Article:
Sleep is essential for healthy growth and development. However, many children in the U.S. suffer from chronic sleep deprivation. Insufficient sleep in children is linked to daytime sleepiness and fatigue, mood and behavioral problems, memory, concentration and learning problems, hyperactivity, poor performance in school, slower reaction times and accidents. Some studies even indicate that sleep-disturbed children have more depressive symptoms and anxiety disorders.
The most common sleep problem in children is lack of adequate sleep. Experts suggest that children in elementary school should sleep 10 to 11 hours and preschool-aged children should sleep 11 to 13 hours each night.
Like adults, children suffer from a wide range of sleep disorders. Obstructive sleep apnea is a condition in which a child has a partial or complete airway obstruction during sleep, often associated with loud snoring and breathing pauses. Studies have suggested that as many as 25% of children diagnosed with attention-deficit hyperactivity disorder may actually have symptoms of obstructive sleep apnea and that much of their learning and behavioral problems may be the result of chronic fragmented sleep. Bed-wetting, sleep-walking, retarded growth, other hormonal and metabolic problems, even failure to thrive may also be related to sleep apnea.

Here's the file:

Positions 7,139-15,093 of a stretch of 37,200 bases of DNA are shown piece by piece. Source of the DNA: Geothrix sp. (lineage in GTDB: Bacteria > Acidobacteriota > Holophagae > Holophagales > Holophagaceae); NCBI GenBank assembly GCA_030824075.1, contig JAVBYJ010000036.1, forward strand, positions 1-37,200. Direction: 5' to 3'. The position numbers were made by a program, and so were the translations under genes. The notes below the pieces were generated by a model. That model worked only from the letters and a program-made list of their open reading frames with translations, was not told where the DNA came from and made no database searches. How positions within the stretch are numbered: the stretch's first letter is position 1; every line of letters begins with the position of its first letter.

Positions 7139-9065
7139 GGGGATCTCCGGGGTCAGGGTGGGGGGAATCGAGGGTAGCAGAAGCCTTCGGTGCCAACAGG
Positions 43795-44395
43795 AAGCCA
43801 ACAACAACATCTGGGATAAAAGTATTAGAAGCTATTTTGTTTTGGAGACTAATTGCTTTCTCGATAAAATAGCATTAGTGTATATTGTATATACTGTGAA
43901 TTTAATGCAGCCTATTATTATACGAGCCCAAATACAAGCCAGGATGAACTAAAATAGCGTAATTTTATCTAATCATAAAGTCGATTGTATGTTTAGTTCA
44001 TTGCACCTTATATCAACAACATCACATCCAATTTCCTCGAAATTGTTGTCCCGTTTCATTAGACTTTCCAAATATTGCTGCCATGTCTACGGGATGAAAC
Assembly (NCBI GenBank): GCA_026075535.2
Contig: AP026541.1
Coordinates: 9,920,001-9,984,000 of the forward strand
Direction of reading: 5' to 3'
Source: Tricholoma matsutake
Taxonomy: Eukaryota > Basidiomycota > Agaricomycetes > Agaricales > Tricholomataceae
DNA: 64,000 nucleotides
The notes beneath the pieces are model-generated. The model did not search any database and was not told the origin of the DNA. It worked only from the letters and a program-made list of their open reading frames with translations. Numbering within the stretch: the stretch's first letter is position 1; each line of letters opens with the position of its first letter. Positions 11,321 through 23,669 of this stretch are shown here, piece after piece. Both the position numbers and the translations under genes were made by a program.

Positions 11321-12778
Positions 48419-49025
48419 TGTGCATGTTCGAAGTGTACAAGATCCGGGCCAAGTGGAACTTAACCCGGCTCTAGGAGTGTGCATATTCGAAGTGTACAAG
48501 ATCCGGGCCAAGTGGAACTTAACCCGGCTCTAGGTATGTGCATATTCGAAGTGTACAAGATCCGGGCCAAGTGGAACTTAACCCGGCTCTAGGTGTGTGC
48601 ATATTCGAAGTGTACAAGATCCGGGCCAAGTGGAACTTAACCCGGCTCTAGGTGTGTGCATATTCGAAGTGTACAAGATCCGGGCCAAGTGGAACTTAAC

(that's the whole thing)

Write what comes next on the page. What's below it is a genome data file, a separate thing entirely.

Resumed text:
Parasomnias, such as confusional arousals, sleepwalking, sleep terrors, nightmares, and sleep talking, are very common in children. With night terrors, the child has a sudden arousal from sleep with extreme agitation, screaming, crying, increased heart rate, and dilated pupils. Like sleepwalking, night terrors seem to be linked to an immature central nervous system and are often outgrown.
Restless legs syndrome, which causes a creeping, crawling sensation in the legs that trigger an irresistible urge to move, is not unusual in children 8 years of age and older. And some children even suffer from insomnia and narcolepsy.